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Another Point of View: Geoecolgy

What comes to your mind when I say geology? I am guessing “rocks and stones.” This is because geology is not necessarily seen as a popular science, especially when we compare it to environmental sciences such as physics, chemistry and others. Surprisingly enough, it is one of the four Earth sciences: geology, oceanology, meteorology and astronomy, meaning it is everywhere and is connected to everything. From the 17 Sustainable Development Goals of the United Nations to finding water on Mars, geology is used on a big scale without being recognized by many people. In addition, it does not have a significant recognition in the ecology community either. To change that, this essay will briefly explain what geology is and its connection to ecology, along with the field of geoecology (landscape ecology).


To begin with, what is geology? Geology is the science that deals with the physical structure and substance of the Earth, its history, and the processes that act on it. It is also known as Earth system science. Modern geology does not only work on Earth sciences; it goes beyond the sky, which led to the change of the name around the 1970s: Earth and planetary science. It is the science that combines mathematics, physics and chemistry, but that is not it; the field has relevance in mineralogy, history, archaeology, biology, chemistry, physics, seismology, climate, hydrology, astronomy, oil, natural gas, atmosphere, politics, geothermal energy, paleontology, economic, etc. Geology can work with disciplines such as city and regional planning, food engineering, agricultural engineering, environmental engineering, medicine, and so on, making it interdisciplinary.


Now, we will connect ecology and geology. Firstly, we should acknowledge what ecology means. Ecology is the branch of biology that works on the relations of organisms to one another and to their physical surroundings. Secondly, we should understand how geology can have subfields that connect to this approach. I will explain this with two examples. Firstly, geologists can work on pedology and edaphology. Pedology is the science that works on classification, nature, distribution, and use of soil., while edaphology works on the interactions between organisms and soil, predominantly plants, and it is connected to agrology, the science of agriculture. Edaphologists can work on how organisms affect the ecological processes, meaning the interactions and connections between living and non-living systems, such as soil and organisms. Secondly, we can see the same approach in geological oceanography, the science that works on plate tectonics, geological mapping and interactions and communications between organisms underwater. This subfield of geology can work on the ecological processes between the plants, fishes, microorganisms and the ground of the oceans, helping us understand the needs of life underwater. With these examples, we can finally understand the relationship between geology and ecology, leaving us with the main topic: geoecology.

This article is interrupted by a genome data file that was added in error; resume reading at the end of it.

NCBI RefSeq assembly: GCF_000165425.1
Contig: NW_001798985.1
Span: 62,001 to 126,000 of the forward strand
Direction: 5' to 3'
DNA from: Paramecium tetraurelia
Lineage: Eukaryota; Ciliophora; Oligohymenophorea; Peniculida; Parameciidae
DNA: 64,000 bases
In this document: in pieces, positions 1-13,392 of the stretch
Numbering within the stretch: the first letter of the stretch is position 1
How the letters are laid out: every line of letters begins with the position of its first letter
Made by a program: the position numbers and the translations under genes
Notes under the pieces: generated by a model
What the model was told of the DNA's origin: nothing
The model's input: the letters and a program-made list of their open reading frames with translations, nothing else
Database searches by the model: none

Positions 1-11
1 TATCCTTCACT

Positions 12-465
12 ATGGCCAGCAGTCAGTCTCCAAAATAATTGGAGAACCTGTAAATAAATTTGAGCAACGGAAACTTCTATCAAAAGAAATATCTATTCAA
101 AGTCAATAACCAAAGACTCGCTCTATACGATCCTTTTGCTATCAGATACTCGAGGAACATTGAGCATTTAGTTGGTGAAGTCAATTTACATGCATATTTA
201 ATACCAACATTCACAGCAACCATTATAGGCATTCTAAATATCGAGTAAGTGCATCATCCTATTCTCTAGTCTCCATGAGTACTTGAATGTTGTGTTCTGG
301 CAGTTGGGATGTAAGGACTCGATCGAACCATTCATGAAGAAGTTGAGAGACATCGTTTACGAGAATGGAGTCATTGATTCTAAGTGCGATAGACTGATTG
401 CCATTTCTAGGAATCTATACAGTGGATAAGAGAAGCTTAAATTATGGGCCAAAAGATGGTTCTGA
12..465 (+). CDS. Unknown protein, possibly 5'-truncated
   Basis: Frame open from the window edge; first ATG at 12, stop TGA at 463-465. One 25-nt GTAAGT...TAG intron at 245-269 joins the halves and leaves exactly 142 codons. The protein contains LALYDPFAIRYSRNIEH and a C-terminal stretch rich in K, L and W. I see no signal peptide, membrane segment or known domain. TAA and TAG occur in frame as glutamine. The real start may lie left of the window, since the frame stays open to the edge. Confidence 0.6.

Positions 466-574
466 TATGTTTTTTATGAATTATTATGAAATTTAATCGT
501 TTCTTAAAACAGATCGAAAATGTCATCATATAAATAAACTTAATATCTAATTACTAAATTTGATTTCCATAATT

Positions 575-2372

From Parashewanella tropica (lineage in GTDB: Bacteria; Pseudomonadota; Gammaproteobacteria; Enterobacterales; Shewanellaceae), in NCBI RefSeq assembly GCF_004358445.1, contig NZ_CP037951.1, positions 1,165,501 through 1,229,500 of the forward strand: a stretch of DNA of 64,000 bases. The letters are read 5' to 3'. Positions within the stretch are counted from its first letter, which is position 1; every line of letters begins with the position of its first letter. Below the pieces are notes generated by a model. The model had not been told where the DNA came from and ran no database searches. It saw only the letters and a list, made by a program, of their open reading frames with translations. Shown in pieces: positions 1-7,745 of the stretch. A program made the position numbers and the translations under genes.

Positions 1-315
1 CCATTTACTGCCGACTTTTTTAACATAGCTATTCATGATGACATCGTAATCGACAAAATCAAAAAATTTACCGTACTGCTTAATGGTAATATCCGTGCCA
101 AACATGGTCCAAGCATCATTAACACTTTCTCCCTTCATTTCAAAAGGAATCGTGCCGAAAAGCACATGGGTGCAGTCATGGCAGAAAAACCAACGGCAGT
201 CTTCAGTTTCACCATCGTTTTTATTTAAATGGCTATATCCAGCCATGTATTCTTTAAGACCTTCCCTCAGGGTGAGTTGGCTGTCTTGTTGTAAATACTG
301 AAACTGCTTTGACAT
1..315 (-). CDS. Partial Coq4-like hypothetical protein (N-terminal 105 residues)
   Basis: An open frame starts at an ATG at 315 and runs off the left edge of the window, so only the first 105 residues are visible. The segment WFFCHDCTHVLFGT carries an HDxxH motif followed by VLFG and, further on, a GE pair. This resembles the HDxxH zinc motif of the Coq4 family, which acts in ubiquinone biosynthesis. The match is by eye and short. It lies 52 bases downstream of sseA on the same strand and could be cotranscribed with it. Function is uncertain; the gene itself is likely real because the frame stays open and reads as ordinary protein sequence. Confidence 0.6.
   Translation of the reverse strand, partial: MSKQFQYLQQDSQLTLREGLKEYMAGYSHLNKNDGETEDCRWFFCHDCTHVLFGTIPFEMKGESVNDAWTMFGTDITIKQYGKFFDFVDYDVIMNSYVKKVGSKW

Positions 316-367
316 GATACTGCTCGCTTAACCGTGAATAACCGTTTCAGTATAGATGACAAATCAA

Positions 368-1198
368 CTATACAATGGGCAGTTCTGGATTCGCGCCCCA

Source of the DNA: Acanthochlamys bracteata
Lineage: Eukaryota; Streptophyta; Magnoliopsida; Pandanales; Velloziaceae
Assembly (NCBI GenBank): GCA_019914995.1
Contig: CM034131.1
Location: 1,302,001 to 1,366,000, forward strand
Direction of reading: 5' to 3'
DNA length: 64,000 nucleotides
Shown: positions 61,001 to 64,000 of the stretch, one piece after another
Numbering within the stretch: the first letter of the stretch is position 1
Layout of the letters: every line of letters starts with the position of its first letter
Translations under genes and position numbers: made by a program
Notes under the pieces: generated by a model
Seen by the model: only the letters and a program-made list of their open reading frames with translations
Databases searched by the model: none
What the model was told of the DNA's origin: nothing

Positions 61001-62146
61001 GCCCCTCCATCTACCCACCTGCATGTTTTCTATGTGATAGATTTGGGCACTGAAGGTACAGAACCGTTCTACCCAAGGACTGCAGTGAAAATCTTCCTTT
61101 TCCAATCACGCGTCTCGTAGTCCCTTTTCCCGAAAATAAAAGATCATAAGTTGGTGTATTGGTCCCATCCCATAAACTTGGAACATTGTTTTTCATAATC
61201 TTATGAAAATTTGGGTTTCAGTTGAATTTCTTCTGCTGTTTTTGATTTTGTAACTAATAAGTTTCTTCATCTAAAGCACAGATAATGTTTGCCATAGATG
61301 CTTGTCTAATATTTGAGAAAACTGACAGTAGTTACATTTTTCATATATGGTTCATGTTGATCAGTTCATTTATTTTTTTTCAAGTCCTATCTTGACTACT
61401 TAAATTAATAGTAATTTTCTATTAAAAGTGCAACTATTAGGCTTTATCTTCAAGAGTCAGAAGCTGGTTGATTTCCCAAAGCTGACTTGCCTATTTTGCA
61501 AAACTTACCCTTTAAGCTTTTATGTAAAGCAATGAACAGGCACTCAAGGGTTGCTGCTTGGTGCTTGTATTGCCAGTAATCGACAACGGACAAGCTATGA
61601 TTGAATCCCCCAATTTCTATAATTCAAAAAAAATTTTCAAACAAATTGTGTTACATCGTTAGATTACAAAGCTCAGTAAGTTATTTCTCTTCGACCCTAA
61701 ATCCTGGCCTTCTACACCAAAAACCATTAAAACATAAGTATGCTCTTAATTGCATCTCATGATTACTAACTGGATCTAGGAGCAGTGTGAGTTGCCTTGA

Geoecology, or landscape ecology, studies the patterns and interactions between ecosystems within a region and how these interactions affect ecological processes, especially spatial heterogeneity, which refers to the uneven concentrations of various species within an area. It is one of the members of 7 ecological studies: population, landscape, community, molecular, global, ecosystem and organismal ecology. Modern geoecology is interested in how the landscape mosaic is created, how it changes, and what interactions between heterogeneous landscapes happen. It also examines and explains the influence of the landscape mosaic's spatial heterogeneity on abiotic and biotic processes and considers the management of the spatial heterogeneity in the region.


In summary, geoecology widens the understanding of landscape systems and highlights the connections between biotic and abiotic components in a geoecosystem, whether in water or on land. This interdisciplinary connection between geology and ecology works since both of them can connect with the topic of “interactions and connections between organisms and their surroundings.” These two disciplines should work together while understanding the biosphere of our home, Earth.


Author: Bahar Yağmur Yıldız


REFERENCES

Clark, W. R. (2010). Principles of Landscape Ecology. Nature Education

Hugget, R. J. (1995). Geoecology, An Evolutionary Approach.

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